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The primary purpose of these experience reports and the Annual Report of Accidents in North American Mountaineering is to aid in the prevention of accidents.
FALL ON ROCK, CLIMBING ALONE, SEPARATED FROM PARTY, FAILED TO
FOLLOW ROUTE, NO HARD HAT
Oregon, Mount Jefferson, Whitewater Glacier
On June 24, 2001, while descending from camp after a weather-shortened climb, Robert Stockhouse (28) decided to descend via a non-standard route rather than remain with his companions who insisted on descending the route they had used to ascend from Jefferson Park to their campsite. His friends were in communication with Stockhouse via Family Radio Service radios. He reported to be clear of bad terrain and would meet them in the gully the two were descending. They never saw him in the gully, and when they arrived in Jefferson Park, they could not locate him. They assumed he had headed for the car.
When he was not found at the car, both companions returned to Jefferson Park and were again unable to locate him. As the weather deteriorated toward nightfall, they returned to the car and drove to a telephone to report Robert Stockhouse missing. The following day, his body was found at the base of a 70-foot cliff band.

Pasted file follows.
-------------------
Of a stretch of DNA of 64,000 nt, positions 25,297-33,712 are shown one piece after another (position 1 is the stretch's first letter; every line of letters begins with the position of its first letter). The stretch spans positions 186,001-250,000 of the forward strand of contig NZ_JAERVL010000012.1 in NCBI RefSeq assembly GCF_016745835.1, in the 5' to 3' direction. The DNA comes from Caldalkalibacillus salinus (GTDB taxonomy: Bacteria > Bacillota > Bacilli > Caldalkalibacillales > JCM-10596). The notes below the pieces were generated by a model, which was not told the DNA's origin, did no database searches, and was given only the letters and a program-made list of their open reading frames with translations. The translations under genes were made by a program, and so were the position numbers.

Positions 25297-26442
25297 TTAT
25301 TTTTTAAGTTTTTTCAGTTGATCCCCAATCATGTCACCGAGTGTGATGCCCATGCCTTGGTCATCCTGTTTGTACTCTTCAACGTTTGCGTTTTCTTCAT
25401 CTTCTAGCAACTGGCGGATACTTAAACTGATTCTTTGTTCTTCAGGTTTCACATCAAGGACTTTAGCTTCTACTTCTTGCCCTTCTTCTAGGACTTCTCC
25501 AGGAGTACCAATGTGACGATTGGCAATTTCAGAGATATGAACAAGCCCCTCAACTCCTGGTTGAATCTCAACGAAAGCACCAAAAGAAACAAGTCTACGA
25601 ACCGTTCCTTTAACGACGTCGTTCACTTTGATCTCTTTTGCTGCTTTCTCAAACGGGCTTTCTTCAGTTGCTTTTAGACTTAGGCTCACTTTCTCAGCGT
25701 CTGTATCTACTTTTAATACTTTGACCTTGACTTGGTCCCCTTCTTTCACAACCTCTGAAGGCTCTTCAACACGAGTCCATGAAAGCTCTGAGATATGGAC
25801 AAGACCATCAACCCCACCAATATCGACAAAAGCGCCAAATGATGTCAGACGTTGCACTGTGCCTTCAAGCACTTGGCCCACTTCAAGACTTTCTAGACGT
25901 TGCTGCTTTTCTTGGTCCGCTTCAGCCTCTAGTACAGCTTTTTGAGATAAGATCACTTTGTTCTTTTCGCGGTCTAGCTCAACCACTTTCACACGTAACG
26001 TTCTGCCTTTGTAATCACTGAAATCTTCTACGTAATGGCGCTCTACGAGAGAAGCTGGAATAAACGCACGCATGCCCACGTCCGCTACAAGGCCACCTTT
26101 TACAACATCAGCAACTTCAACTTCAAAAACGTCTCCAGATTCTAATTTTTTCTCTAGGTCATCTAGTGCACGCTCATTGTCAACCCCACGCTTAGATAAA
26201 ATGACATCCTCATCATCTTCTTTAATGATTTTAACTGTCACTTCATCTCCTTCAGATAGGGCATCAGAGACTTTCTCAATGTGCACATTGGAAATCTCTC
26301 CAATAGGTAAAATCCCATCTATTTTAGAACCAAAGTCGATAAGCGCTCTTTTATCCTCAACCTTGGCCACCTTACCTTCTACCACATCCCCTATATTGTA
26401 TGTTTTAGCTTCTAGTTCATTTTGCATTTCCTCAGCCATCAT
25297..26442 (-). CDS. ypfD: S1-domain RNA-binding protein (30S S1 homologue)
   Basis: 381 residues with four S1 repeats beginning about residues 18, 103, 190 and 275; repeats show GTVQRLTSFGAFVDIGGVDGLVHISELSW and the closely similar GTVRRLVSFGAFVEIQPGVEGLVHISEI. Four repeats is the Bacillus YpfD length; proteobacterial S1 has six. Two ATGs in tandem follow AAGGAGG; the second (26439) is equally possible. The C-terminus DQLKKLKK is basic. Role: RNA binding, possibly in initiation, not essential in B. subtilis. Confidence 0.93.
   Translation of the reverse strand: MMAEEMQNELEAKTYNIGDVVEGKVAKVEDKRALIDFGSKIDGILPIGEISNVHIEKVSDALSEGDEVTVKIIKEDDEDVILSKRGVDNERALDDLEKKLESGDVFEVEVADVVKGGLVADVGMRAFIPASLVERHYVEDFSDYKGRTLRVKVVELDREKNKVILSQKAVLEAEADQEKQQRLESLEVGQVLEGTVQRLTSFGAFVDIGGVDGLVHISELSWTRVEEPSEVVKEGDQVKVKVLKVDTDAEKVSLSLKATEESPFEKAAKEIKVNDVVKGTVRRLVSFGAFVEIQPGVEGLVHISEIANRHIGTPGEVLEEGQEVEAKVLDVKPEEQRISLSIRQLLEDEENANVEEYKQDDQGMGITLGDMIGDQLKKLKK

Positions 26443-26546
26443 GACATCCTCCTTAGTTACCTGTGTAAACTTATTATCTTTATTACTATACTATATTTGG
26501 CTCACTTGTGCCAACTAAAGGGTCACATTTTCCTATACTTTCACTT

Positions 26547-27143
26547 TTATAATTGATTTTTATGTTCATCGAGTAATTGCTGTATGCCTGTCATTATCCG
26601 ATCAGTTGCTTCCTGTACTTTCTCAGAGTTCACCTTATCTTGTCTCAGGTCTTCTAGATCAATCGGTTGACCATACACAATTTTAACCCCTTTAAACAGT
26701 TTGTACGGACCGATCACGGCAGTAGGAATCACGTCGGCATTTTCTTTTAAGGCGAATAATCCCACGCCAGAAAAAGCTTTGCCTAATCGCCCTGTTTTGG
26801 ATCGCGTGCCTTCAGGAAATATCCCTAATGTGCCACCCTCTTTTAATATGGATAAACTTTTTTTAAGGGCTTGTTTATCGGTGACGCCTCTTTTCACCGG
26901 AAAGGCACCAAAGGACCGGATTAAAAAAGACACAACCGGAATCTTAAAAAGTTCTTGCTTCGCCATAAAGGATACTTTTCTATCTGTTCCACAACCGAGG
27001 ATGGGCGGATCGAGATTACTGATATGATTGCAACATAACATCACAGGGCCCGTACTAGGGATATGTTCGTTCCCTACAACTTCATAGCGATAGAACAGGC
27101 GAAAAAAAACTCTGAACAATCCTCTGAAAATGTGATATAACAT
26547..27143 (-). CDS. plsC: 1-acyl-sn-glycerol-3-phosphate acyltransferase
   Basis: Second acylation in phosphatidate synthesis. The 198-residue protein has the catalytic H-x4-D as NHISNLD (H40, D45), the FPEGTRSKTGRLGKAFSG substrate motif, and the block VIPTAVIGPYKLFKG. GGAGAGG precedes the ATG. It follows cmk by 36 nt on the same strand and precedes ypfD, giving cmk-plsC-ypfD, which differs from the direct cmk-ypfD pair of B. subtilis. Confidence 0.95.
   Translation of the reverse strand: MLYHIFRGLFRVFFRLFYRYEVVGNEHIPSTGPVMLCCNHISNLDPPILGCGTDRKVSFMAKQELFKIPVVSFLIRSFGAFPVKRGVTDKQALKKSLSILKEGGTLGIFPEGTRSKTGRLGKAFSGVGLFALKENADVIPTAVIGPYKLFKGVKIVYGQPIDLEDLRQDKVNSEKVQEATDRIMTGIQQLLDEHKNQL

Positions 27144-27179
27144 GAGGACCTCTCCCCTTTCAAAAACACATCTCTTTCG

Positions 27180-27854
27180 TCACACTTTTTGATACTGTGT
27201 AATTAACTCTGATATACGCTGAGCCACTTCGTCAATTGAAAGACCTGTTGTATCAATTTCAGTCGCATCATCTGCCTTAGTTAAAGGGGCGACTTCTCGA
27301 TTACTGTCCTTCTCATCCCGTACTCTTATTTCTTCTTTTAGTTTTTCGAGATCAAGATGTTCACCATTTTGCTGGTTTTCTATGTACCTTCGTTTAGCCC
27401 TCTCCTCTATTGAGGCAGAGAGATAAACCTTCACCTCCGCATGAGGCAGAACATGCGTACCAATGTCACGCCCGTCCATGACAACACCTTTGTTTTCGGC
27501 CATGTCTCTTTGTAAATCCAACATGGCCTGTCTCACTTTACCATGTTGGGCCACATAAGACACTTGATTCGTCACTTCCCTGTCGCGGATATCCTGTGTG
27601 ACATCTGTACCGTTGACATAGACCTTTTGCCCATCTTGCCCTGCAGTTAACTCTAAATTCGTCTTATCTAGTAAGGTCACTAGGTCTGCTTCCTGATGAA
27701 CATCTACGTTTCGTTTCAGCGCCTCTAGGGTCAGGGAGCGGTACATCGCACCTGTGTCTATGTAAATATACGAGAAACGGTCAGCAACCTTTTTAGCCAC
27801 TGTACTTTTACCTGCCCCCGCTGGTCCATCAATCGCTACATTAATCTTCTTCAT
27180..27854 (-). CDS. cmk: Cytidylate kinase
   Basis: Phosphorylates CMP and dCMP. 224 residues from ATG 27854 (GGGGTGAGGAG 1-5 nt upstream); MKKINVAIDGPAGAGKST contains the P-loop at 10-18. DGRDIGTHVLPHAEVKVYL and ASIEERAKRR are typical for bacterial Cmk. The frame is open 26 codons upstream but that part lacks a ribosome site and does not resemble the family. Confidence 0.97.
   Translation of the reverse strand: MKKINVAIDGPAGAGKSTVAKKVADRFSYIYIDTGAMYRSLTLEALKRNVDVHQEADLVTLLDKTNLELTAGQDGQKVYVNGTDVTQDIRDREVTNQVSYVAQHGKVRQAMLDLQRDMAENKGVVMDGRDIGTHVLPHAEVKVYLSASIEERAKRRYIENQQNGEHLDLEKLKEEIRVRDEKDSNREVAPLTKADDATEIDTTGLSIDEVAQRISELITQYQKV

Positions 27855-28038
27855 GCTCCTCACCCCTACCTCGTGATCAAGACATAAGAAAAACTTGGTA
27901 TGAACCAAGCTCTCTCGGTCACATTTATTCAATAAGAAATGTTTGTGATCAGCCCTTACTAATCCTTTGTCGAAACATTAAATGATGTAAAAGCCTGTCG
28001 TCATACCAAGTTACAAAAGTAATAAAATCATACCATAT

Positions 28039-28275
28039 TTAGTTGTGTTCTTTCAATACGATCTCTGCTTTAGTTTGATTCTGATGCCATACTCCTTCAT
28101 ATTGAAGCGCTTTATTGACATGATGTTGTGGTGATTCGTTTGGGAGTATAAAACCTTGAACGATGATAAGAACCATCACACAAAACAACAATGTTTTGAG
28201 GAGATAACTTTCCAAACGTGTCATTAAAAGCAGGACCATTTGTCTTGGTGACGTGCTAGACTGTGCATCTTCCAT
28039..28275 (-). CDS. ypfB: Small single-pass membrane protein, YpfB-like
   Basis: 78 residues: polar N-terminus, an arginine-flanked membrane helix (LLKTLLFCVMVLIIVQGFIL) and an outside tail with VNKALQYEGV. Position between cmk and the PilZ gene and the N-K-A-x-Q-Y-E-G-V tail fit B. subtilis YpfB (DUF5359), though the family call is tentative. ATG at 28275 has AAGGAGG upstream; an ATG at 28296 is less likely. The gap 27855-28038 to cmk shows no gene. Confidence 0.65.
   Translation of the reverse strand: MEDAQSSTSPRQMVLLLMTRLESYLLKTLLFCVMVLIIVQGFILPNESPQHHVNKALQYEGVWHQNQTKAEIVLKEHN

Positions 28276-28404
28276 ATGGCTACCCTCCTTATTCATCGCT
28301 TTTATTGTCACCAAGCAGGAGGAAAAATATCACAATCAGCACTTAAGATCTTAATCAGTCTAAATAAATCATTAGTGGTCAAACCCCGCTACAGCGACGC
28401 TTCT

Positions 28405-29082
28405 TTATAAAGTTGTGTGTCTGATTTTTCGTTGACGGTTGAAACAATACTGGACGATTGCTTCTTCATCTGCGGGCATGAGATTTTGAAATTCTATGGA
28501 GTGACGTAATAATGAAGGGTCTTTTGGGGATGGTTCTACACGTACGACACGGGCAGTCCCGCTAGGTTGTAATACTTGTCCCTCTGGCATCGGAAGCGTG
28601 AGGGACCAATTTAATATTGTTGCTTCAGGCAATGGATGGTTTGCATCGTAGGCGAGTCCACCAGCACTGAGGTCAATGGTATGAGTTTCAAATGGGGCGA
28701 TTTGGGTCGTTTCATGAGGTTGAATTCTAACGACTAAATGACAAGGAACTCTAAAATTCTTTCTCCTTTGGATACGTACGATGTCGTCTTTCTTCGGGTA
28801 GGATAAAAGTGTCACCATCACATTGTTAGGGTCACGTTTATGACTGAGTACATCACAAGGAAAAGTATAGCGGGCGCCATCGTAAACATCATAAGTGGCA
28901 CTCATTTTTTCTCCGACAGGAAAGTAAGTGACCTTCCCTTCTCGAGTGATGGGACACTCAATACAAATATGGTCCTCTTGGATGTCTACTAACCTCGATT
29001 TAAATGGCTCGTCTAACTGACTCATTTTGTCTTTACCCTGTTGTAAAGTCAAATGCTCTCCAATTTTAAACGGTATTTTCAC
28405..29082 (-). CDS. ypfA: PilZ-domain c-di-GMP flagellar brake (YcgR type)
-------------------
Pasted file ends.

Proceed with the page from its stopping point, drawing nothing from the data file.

While he was an experienced mountaineer, Mr. Stockhouse was not wearing a helmet while descending steep, wet rock in unfamiliar terrain. He had taken a rope from his pack to use while descending but was not wearing a harness, so it is not known for sure if he was attempting a body rappel or "fast roping." The rope was found some distance above the subject, so it appears he may have fallen before rigging the rope to himself or lost his grip on the rope, at which point he fell. Radio communication from him indicated he had successfully negotiated the worst of the terrain, but when his companions failed to meet him, further radio communication proved fruitless. When found later, his radio was turned off, leading to speculation by his companions that he may have become irritated. (Source: Bob Freund)
Report printed in the 55th edition of ANAM, year
American Alpine Club
Oregon Section of the AAC
Accidents in North American Mountaineering
What is a dulphersitz rappel?